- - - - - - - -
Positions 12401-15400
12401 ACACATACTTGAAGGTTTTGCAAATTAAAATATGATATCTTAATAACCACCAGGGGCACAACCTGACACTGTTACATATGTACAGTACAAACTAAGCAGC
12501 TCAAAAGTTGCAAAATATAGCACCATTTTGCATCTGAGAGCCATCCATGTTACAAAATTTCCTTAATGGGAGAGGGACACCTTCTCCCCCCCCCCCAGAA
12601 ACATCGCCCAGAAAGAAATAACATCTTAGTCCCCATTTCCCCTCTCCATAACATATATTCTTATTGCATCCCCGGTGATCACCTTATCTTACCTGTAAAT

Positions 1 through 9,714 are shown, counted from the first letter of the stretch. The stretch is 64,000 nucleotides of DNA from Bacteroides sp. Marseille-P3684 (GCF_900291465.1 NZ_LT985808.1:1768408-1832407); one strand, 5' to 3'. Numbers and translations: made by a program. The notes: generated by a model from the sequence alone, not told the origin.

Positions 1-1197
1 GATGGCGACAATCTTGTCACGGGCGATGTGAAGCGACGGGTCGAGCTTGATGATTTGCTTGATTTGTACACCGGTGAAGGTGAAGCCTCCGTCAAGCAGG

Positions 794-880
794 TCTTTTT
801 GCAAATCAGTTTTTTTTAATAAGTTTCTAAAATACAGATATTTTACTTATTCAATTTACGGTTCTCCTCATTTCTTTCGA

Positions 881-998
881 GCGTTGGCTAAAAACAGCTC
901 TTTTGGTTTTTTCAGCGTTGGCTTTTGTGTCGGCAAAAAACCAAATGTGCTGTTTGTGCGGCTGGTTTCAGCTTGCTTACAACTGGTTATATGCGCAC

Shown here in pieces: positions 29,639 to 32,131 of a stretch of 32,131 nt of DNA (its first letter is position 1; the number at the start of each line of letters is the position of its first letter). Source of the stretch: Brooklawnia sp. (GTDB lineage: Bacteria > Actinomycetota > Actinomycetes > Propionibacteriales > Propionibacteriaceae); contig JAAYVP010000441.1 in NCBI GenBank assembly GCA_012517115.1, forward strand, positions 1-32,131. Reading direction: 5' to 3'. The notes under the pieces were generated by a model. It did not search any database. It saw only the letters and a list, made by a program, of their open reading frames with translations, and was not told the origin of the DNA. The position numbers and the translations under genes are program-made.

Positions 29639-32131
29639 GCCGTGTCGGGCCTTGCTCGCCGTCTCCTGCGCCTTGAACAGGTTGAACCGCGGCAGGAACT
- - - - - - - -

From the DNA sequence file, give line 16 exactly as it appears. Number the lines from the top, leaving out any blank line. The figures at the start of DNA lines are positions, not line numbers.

29639 GCCGTGTCGGGCCTTGCTCGCCGTCTCCTGCGCCTTGAACAGGTTGAACCGCGGCAGGAACT